Like many Eastern European countries in the early 1990s, Romania had a history of low contraception use and a high rate of abortion. Starting in 1999, progress accelerated dramatically thanks to a number of critical and complementary interventions; a national health insurance scheme, the privatization of health providers, extensive policy change, training to enable more providers to offer family planning services, and a heavy focus on rural access.
Since 2006, the USAID | DELIVER PROJECT, implemented by JSI, has worked in coordination with governments and international and local partners in over 72 countries to achieve universal access to family planning by strengthening health commodity supply chains and the policy environments that support them. In each country, we have had an impact. Over the life of the project, commodities shipped by the project have averted an estimated 79.4 million unwanted pregnancies, prevented more than 200,000 maternal deaths, and averted more than 1.2 million child deaths.
As we commemorate World Contraception Day 2016, we must note that approximately 225 million women worldwide still lack access to a modern method of contraception. Increasing access to family planning was a premier goal of the Millennium Development Goals, and if we are to achieve the ambitious Sustainable Development Goals and the FP2020 goal of reaching 120 million new users of contraception in the world’s poorest 69 countries, we must provide people with readily available contraception.
Providing care for the mother during pregnancy has huge implications not just for her health but also for the child she carries and her community. Many health problems in pregnant women can be prevented, detected and treated during antenatal care by trained health workers.
Victoria notes that providing treatment in the community has also made caregivers more responsive to health education messages on improving household practices related to hygiene and sanitation, using long-lasting insecticide treated bed nets, and taking children with complications and non-iCCM conditions to the health centers.
Female Community Health Volunteers in Nepal have a long history of doing an excellent job promoting essential health services in communities cut off from facilities. Because of this history, the role of FCHVs was more crucial than ever after the earthquake devastated the country’s health infrastructure.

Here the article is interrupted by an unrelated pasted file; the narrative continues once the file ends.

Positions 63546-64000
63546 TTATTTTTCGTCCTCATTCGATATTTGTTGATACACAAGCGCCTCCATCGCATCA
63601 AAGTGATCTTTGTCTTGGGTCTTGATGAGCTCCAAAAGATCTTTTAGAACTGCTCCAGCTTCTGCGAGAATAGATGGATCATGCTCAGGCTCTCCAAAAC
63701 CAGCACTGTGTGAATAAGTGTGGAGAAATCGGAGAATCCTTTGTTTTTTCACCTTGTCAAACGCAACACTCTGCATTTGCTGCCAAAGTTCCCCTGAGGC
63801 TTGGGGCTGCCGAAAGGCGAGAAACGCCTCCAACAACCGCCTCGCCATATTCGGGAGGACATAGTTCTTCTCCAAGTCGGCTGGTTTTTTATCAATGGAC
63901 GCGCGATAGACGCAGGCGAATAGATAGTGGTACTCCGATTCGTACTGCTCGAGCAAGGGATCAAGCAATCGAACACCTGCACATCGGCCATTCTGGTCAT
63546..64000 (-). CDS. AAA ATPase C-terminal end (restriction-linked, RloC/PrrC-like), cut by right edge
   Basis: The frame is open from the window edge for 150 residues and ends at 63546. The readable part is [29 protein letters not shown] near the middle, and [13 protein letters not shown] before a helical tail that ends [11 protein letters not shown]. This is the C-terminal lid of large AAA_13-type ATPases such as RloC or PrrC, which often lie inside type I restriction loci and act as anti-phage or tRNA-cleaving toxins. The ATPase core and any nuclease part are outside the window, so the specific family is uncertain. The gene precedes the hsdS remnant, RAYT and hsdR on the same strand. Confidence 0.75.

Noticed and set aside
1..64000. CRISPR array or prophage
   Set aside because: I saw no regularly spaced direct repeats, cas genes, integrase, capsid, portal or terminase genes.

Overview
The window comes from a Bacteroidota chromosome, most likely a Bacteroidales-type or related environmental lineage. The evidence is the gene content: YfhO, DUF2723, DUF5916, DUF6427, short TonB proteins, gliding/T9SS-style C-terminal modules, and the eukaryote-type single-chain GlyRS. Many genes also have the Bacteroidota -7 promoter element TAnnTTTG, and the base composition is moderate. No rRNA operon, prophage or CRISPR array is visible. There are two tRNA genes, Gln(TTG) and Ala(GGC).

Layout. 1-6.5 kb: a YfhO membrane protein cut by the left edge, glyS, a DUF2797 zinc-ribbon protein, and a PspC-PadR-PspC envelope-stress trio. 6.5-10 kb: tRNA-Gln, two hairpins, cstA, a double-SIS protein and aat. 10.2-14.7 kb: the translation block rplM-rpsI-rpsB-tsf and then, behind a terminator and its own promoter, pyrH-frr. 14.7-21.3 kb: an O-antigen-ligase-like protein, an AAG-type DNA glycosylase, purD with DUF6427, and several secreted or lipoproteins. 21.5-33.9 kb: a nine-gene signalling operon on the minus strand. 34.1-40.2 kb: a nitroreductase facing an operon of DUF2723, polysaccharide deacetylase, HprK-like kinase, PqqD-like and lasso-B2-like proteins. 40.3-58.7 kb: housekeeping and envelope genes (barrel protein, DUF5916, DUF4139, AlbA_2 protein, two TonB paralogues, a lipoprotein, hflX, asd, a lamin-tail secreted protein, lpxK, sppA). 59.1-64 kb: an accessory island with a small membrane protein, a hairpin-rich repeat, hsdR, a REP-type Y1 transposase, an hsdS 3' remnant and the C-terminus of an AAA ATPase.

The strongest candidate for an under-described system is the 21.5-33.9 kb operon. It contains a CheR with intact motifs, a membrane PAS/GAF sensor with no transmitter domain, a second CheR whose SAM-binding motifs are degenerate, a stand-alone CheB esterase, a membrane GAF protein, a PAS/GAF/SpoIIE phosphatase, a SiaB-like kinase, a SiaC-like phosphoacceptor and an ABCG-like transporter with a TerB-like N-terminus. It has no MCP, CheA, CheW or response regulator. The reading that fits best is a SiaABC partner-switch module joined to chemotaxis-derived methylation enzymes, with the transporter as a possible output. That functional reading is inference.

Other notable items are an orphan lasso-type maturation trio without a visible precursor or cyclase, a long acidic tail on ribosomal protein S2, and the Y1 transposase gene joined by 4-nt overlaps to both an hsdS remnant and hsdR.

Meeting the nutritional needs of young children is a particularly important aspect of global health, as insufficient nutrition during periods of rapid growth, which overlap with the weaning period, can have serious negative effects on health and other life-long outcomes. The long-term solution for solving micronutrient inadequacy is ensuring a sustainable and diverse diet through food-based approaches.
Facing my own challenges with breastfeeding, pumping, and complementary feeding despite a supportive work environment, help from my family, and relatively easy access to healthy food has given me even more respect for the mothers and communities SPRING works with who overcome even greater barriers to making breastfeeding and healthy eating a reality in their lives.
It became increasingly clear as Kristina prepared for the arrival of her son that while training and counseling can provide critical information, it sometimes isn’t enough. A health worker or volunteer often has a fleeting and ephemeral interaction with mothers and while their guidance as professionals is certainly respected, a mother’s relationship with her child is intimately personal. This emotional nuance can be overpowering, making information from friends, family, and peers much more trusted.
I am passionate about the innovation that I represented at this forum, but it is very different to these innovations of “things”. Our proposal, partnering with Dimagi, is to replicate an approach JSI implemented and scaled with the Ministry of Health in Malawi and take those lessons to Kenya. While our approach does include innovative use of technology, a simple mHealth supply chain management tool for community health workers, this approach also includes IMPACT teams.